Letter to the Editor: LDS Church members can learn from different political views

OPINION-EDITORIAL – Political diversity.  It’s not something that is very common or popular in Southern Utah, and, for the most part, members of The Church of Jesus Christ of Latter-day Saints (“LDS Church”)  are no exception.

In anticipation of the critics of this article:  Yes, I am fully aware that the LDS Church’s official policy formally insists that, “The Church does not:  Endorse, promote or oppose political parties, candidates or platforms,” (and, for what it’s worth, I am also a practicing LDS Church member without an axe to grind).

This official policy notwithstanding, at a local level, this political neutrality seems to be forgotten or even ignored because many presumably Republican or conservative LDS Church members often — not always — treat their fellow Democratic brothers and sisters with hostility and contempt.  This is unfortunate and uncivil on so many different levels, both culturally and spiritually.

Why do I make this assertion?  It is not something that I heard third-  or fourth-hand through gossip, Facebook, or those ridiculous chain e-mails that everyone chuckles at but nobody believes.  Rather, I have personally witnessed multiple snide and disrespectful remarks on several occasions while participating in church functions, and so have my close family members.  I suppose that it is bittersweet to me because such inappropriate comments were not directed to me or my family members, but really, should such comments be directed at all?  Obviously not.  And, (again to the critics who may be prone to jump to conclusions), for the record, no, neither I nor my family members are Democrats.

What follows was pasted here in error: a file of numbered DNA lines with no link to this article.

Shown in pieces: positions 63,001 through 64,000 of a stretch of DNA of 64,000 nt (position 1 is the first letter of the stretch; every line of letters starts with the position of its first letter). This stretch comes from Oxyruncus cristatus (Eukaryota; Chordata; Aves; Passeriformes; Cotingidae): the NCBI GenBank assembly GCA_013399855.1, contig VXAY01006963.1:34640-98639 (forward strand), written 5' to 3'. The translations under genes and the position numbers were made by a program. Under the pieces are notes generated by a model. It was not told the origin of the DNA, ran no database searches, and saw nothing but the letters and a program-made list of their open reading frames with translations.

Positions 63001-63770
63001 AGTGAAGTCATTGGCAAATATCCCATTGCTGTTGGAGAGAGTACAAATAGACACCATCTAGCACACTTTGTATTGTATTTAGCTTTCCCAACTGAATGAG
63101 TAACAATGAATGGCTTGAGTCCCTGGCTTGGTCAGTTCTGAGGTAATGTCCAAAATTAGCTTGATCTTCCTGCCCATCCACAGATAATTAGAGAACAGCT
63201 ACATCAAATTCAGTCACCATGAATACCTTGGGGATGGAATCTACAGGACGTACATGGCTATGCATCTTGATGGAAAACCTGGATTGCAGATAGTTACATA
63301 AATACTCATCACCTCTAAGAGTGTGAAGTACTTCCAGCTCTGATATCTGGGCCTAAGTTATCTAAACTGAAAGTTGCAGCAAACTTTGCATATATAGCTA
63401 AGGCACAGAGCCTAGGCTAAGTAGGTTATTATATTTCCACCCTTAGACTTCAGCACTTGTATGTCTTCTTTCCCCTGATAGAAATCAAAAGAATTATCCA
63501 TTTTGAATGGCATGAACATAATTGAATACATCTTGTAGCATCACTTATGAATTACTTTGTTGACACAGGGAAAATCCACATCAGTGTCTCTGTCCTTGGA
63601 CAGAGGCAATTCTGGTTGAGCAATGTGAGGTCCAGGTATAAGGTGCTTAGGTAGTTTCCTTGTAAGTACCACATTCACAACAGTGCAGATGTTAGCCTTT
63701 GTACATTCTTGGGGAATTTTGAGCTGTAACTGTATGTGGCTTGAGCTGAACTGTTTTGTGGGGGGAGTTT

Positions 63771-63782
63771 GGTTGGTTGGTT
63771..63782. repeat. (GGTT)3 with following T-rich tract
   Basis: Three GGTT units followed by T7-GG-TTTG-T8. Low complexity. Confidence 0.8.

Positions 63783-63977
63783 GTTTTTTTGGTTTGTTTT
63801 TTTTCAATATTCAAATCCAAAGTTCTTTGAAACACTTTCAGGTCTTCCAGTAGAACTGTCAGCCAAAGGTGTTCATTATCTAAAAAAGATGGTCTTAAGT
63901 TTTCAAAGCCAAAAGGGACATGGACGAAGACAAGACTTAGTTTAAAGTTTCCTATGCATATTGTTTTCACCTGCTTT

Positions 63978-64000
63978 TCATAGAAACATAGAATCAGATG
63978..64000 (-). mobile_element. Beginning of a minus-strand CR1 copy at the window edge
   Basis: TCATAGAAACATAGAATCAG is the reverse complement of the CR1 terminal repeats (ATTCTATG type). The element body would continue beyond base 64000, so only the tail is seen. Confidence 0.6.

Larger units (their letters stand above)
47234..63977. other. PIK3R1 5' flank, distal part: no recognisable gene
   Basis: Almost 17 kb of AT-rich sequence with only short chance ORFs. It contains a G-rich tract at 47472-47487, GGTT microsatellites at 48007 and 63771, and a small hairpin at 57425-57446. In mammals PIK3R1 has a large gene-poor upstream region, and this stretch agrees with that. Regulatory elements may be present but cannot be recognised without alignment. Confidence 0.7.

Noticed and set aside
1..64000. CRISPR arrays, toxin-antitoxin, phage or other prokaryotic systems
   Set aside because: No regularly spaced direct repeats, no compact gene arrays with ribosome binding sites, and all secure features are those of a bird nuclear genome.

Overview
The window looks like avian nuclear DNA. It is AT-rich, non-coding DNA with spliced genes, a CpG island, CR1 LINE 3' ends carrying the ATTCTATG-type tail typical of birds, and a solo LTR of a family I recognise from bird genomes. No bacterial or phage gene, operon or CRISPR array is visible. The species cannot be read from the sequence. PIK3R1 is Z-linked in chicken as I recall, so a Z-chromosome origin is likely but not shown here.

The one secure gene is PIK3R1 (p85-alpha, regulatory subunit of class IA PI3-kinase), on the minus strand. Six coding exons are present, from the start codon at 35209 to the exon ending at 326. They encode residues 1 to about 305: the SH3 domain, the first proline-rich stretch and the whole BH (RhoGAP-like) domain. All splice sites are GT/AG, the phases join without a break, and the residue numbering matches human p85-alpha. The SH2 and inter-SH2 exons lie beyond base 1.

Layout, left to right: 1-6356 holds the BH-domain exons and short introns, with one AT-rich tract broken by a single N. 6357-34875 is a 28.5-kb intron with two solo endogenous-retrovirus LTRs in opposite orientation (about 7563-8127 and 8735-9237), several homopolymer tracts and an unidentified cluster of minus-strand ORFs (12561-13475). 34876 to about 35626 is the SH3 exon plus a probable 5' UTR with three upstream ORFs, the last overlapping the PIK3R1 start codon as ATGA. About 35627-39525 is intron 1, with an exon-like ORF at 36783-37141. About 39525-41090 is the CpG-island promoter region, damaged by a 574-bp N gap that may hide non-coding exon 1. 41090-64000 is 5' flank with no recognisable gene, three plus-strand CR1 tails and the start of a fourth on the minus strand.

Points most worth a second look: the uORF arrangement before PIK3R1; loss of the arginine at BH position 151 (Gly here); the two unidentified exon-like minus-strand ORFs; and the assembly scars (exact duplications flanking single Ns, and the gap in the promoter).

Indeed, the highest-ranking member of the United States Senate, Harry Reid, (like him or hate him) is LDS, and he also happens to be a Democrat.  In fact, Mr. Reid is on record as explaining that he is a Democrat because he is a Mormon; not in spite of being a Mormon.

Congressman Jim Matheson is a so-called “Blue Dog Democrat” in the U.S. House of Representatives and is also LDS.  Many other LDS Church members either have served, or are currently serving, in the legislative, executive, or judicial branches of government as Democrats at the local, state, and federal levels.

Aside from politicians, many well-known LDS General Authorities, such as Marlin K. Jensen, Steven E. Snow, Larry Echo Haw, and even the late James E. Faust, subscribe or subscribed to the Democratic party.  In fact, Larry Echo Hawk, who headed up the U.S. Bureau of Indian Affairs for the Obama Administration until this past April when he was called as a General Authority, delivered a stirring address on Saturday afternoon during the LDS Church’s Semi-Annual General Conference.  His unique perspective was interesting and informative, particularly his candid pleadings to other Native Americans.

Even Dallin H. Oaks, (a speaker whom I enjoy, and who frequently speaks out about religious and social issues), worked as a law clerk for Chief Justice Earl Warren at the United States Supreme Court in the 1950s.  Conservatives generally criticize the Warren Court’s liberal-leaning decisions such as the famous “Miranda v. Arizona and Griswold v. Connecticut” (which formed the constitutional basis for abortion by recognizing a constitutional right to privacy), among others.

I am not suggesting that Dallin H. Oaks was then a Democrat and is now a Republican at all.  Indeed, I have no idea which political party (if any) Dallin Oaks subscribes to.  But what I am suggesting, in light of his more conservative speeches in recent years, is that it would appear that Dallin H. Oaks probably developed a good deal of wisdom from different points of view while working with Chief Justice Warren, which (among other things) surely helped him develop into the wise leader that he is today.  This is a healthy example for anyone to follow.